Top 10 Social Entrepreneurs

Dilip Barot, Founder Creative Choice Group, takes a look at business heroes that inspire.

Top Ten Social Entrepreneurs

They say it is better to give than receive.  And, from my perspective, I believe that to be true.  As the founder of Creative Choice Group, I learned very quickly that I could make a distinct difference in the communities we served. At Creative Choice Group, we have been successful at bringing both affordable housing to Florida and across the US, but also helping to drive technology adoption to enable job creation and economic development. From our Etech Global Solutions team in Texas to Infocity in India, you can see the fruits of our labor.  And while it is nice to pat ourselves on the back, there are some great people across the globe that help others, bringing resources, opportunities, training, and other assets to those who need them most. These social entrepreneurs use their know-how and business savvy to make the world a better place.  The following examples demonstrate that good business leaders can do more than watch their bottom line.  They can be socially and environmentally conscious too.

  1. Bill DraytonHe helped define and promote the term social entrepreneur.  He is the founder and chair of Ashoka: Innovators for the Public, an organization that is dedicated to finding and helping social entrepreneurs around the world.
  2. Muhammad Yunus: He is one of the most well-known social entrepreneurs. Yunus is credited with literally writing the book on the subject.  Muhammad Yunus is the founder of Grameen Bank, an institution that provides loans to those in need to help them develop financial self-sufficiency.  He was awarded the Nobel Prize in 2006.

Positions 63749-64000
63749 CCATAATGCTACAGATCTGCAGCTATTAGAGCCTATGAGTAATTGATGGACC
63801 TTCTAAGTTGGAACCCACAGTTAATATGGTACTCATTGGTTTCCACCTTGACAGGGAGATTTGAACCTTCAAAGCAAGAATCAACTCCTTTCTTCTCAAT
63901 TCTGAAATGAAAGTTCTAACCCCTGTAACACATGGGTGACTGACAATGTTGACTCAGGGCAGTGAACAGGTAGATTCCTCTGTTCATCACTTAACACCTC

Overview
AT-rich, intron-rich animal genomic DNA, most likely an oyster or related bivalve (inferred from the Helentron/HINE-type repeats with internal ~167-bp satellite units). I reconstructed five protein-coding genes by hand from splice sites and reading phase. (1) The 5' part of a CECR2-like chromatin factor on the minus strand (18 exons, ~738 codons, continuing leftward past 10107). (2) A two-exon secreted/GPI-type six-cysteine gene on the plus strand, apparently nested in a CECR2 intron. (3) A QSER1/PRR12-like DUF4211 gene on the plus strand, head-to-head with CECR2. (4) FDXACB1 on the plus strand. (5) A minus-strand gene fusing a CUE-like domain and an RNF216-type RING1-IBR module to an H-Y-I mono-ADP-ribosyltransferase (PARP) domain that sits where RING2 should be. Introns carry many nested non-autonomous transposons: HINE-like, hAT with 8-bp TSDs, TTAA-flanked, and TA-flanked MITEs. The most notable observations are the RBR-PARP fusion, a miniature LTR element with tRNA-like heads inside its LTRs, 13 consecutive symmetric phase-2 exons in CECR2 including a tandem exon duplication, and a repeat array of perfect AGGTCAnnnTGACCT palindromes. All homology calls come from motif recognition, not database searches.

3. Blake Mycoskiefounded TOMS in 2006 after a visit to Argentina where he learned that many children get sick or injured because they do not have shoes to wear. To combat this, he created TOMS, a business that donates one pair of shoes to needy people for every pair that’s bought. So far, the company has donated more than a million pairs of shoes.
  4. Scott Harrison, club promoter and head of the non-profit organization charity: water. His charity has delivered clean drinking water to more than a million people in 17 different countries around the world.
  5. Jeffery Hollender founded Seventh Generation. The company focuses on producing products that have a reduced environmental impact, avoiding the harsh chemicals that are part of many of today’s leading cleaning and personal care products. In addition, the company donates 10% of pre-tax profits to funding nonprofits and businesses focused on the community, the environment, and responsible practices.
  6. Xavier Helgesen, Chris Fuchs, and Jeff KurtzmanBetter World Books is an amazing example of a truly successful social entrepreneurship venture. Founded by Notre Dame Grads, Better World’s mission is to maximize the value of every book out there and to help promote literacy around the world. The company works by reusing or recycling books through sales on their website and donations to schools, and so far has used 84 million volumes to raise $12.1 million for literacy funding.
  7. Akhtar Hameed Khan dedicated his microfinance activism to help developing rural communities in Pakistan which earned him a nomination for the Nobel Prize.
  8. Ibrahim Abouleish moved back to Egypt where he founded the development initiative SEKEM. Here he hoped that by using biodynamic farms, schools and vocational training centers, a medical center, and trading company that he could not only help repair the environment but also the lives of the Egyptian farmers in those areas.
  9. Willie Smits is a microbiologist that never expected to become a social entrepreneur. Smits’ work with orangutans would blossom into the Borneo Orangutan Survival Foundation, which not only works to help orphaned or imperiled apes, but also helps locals learn sustainable farming methods and the benefits of reforestation.
  10. Bunker Royis an Indian social activist that has helped thousands of people in Asia and Africa learn vital technical skills and bring solar power to their sometimes remote villages. Roy founded the Barefoot College, an organization which specializes in teaching illiterate women from poor villages how to become doctors, engineers, and architects.

The accomplishment of these organizations and their tireless leaders is inspiring.  It is time to focus on how we can all elevate our skills to create a better world.